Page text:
Browse by year:
April - 2015 - issue > Entrepreneur's Corner
Co-founder-Auriss Technologies
Wednesday, April 1, 2015
Many of us touch great product experiences every day. Apple is first and foremost the king of hardware design and have made product design a must with the phenomenal success of their products. As you think of designing product for your startup, you must understand that it's much more than a beautiful user interface. It's a state of mind. It's your approach to a problem. It's how you're going to stay ahead of your competitors. Typically the key elements of a beautiful product design include innovative, useful, aesthetics, unobtrusive, long lasting and thorough yet simple. This article brings invaluable insights from one of the obsessive product expert Rajatish "Raj" Mukherjee, currently SVP of Product at GoDaddy. Raj is responsible for GoDaddy's efforts to help small businesses be successful online. He leads a team that focuses on providing the easiest way possible to start their online presence, from mobile all the way to seamlessly enabling small businesses to market and transact, from anywhere and at any time. Prior to joining GoDaddy, Raj worked at Google as a Product Manager leading a team for Google Apps for SMBs. Raj was also a Sr. Product Manager for the Online Services division at Microsoft working on product and business strategy for Office 365.Based on my recent discussions with him, here are four key take away (4KTA) points that center on the concept around creating a wow product.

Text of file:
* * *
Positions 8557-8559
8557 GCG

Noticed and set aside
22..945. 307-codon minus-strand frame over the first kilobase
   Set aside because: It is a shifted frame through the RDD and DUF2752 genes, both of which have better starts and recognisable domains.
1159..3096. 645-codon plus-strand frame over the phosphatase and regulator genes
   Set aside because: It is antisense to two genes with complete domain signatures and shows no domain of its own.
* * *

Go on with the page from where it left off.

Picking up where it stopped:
1. Exceptional Landing Page Design

When you think of the key elements of a Software Product delivered for consumption to the customers as Software as a Service (SaaS), the concept of packaging is entirely different than what you normally expect if you were to buy hardware product. For hardware products, the box that carries the product drives the end user experience. The wow user experience, however, in a software product is felt and perceived differently. It needs to begin as soon as somebody gets to visualize elements of your product. The first place where people visualize that is at the landing page of the software. Now as the user lands on that page, you must have an eye-catching "Call to Action" (CTA) functionality for the user to act upon. Next it needs to have a clear value proposition. The user must feel and experience that he is walking away with some value. The users nowadays expect a fully enriching experience. For example, if you land on Groupon's landing page, it immediately uses the data it has on you to know where you are from and will show deals from that area. Through using data, design and basic smarts, you can build an effective landing page without that, your product will not be "opened".

2.Great On-boardingFlow